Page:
Newswise — ROSEMONT, Ill.  – During a congressional briefing today, leaders from American Association of Nurse Anesthesiology (AANA), along with associations representing other advanced practice registered nurses (APRNs), outlined how current Centers for Medicare & Medicaid Services (CMS) billing and care restrictions are out of line with many state laws and briefed on a current legislative solution to address these outdated barriers.

The Improving Care and Access to Nurses (ICAN) Act (H.R. 2713/S. 2418) would eliminate practice barriers for Certified Registered Nurse Anesthetists (CRNAs) and other APRNs and provide more equitable care throughout the country, especially to patients in rural and other underserved regions. The ICAN Act will help to ensure that Medicare and Medicaid patients have access to the services that they need from their provider of choice.

AANA supports this legislation, which will remove physician supervision of CRNAs, also known as nurse anesthesiologists or nurse anesthetists and increase access to CRNA services for Medicaid patients.

“The quality of patient care should not depend on a patient’s zip code,” said AANA President Dru Riddle, PhD, DNP, CRNA, FAAN. “As the only anesthesia providers in most rural hospitals and the predominant providers in underserved communities, CRNAs play an essential role in maintaining access to healthcare in communities across the country. This critical legislation will help ensure that everyone who needs access to the high-quality care provided by advanced practice registered nurses such as CRNAs can receive that care where and when they need it most.“

Specifically, the ICAN Act will ensure proper reimbursement for CRNAs to provide quality anesthesia and pain management for Medicare patients, allow CRNAs to order and refer medically necessary services, permanently remove unnecessary physician supervision under Medicare, promote payment parity in the teaching rules, and provide access to CRNA services in Medicaid.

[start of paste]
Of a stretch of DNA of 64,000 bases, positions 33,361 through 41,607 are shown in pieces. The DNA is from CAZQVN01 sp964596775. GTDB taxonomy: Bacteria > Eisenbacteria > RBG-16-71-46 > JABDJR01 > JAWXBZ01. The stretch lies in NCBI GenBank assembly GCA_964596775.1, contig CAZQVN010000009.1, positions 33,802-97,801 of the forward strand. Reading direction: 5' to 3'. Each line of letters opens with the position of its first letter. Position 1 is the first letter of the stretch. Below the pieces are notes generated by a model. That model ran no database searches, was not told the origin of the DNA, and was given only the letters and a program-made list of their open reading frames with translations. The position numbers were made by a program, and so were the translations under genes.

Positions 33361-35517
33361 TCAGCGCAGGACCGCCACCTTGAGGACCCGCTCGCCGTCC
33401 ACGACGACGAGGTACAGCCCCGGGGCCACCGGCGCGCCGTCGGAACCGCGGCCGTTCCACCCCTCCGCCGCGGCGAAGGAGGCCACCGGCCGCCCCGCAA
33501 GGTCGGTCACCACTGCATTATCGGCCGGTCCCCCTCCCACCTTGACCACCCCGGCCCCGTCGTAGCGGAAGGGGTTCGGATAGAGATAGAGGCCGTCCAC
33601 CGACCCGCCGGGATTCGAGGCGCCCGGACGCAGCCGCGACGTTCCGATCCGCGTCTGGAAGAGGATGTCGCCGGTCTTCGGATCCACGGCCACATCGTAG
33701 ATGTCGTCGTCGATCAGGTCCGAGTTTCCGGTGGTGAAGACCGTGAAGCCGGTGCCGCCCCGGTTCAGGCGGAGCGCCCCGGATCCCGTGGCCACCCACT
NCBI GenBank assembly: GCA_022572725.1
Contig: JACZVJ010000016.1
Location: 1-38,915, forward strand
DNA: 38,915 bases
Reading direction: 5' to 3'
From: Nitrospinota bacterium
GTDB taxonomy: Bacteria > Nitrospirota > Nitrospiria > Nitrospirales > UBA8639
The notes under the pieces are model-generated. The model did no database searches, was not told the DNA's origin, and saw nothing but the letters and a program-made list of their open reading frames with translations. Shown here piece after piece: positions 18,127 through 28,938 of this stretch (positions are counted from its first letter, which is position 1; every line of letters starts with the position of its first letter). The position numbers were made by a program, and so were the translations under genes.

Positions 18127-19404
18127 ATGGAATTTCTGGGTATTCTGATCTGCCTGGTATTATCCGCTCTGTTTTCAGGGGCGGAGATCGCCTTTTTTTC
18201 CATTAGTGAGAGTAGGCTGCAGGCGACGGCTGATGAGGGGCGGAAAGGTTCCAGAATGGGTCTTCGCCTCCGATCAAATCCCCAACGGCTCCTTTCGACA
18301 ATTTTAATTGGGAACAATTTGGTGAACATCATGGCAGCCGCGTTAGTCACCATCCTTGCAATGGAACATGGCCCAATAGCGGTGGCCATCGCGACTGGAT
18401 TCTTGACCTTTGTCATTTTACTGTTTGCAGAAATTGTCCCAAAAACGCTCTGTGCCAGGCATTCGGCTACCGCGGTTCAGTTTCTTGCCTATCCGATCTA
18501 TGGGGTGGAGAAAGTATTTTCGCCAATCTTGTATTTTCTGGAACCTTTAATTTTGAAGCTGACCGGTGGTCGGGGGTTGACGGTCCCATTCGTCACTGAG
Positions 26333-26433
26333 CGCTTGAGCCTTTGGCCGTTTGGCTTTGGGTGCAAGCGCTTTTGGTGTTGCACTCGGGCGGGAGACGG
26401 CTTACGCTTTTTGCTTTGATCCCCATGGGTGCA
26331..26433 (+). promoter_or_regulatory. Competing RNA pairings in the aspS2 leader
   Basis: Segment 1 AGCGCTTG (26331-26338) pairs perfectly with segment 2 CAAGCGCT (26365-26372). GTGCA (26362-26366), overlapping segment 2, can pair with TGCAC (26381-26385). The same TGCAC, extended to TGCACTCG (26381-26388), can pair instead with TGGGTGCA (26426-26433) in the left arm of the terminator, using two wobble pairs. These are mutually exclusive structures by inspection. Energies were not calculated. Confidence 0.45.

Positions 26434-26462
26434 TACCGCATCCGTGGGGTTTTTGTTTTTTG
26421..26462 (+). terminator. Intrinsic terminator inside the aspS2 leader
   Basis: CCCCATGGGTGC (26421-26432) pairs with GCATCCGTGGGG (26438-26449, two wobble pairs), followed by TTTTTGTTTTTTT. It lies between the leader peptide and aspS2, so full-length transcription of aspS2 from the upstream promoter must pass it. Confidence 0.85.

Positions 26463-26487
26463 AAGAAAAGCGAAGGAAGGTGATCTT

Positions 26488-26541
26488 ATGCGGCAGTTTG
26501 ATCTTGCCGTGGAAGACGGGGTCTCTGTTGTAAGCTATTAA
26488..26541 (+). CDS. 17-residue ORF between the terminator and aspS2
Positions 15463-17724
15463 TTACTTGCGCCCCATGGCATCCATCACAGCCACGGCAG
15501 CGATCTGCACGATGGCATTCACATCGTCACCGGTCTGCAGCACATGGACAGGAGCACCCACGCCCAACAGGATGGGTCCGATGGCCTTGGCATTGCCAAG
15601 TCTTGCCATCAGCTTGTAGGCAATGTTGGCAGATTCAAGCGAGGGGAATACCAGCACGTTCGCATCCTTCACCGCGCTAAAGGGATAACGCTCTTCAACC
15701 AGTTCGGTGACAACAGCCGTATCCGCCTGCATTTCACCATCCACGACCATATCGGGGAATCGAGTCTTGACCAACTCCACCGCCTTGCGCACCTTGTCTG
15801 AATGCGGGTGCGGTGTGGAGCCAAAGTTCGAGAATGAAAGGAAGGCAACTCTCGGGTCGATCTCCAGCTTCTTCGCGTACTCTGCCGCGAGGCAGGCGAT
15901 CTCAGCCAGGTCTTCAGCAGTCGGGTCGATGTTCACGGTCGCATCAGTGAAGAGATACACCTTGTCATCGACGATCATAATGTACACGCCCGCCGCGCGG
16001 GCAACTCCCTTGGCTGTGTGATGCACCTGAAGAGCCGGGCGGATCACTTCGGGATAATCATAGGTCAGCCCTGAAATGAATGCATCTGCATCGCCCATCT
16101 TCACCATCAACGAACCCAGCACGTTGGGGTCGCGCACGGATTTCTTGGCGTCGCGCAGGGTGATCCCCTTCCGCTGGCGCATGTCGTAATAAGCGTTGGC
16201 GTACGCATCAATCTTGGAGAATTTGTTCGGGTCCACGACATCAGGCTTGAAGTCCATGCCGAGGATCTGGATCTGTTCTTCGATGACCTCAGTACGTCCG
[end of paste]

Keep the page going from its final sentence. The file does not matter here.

CRNAs, as advanced practice registered nurses, are members of one of the most trusted professions according to Gallup. CRNAs safely administer more than 50 million anesthetics to patients each year in the U.S in every setting where anesthesia is delivered, including hospital surgical suites, offices of dentists, podiatrists, ophthalmologists, plastic surgeons, and pain management specialists — plus U.S. military, Public Health Services, and Department of Veterans Affairs healthcare facilities.

When anesthesia delivery is staffed and directed by CRNAs, costly duplication of services is avoided. This can help healthcare facilities use limited resources to further improve patient care.  

“CRNAs deliver the same high-quality care to patients as other anesthesia providers and serve under-resourced communities at a significantly reduced cost. It is clear why removing barriers to CRNA care is not just beneficial but essential,” said Riddle.

For more information about the ICAN Act and to urge your representative to support this legislation, visit AnesthesiaFacts .com/takeaction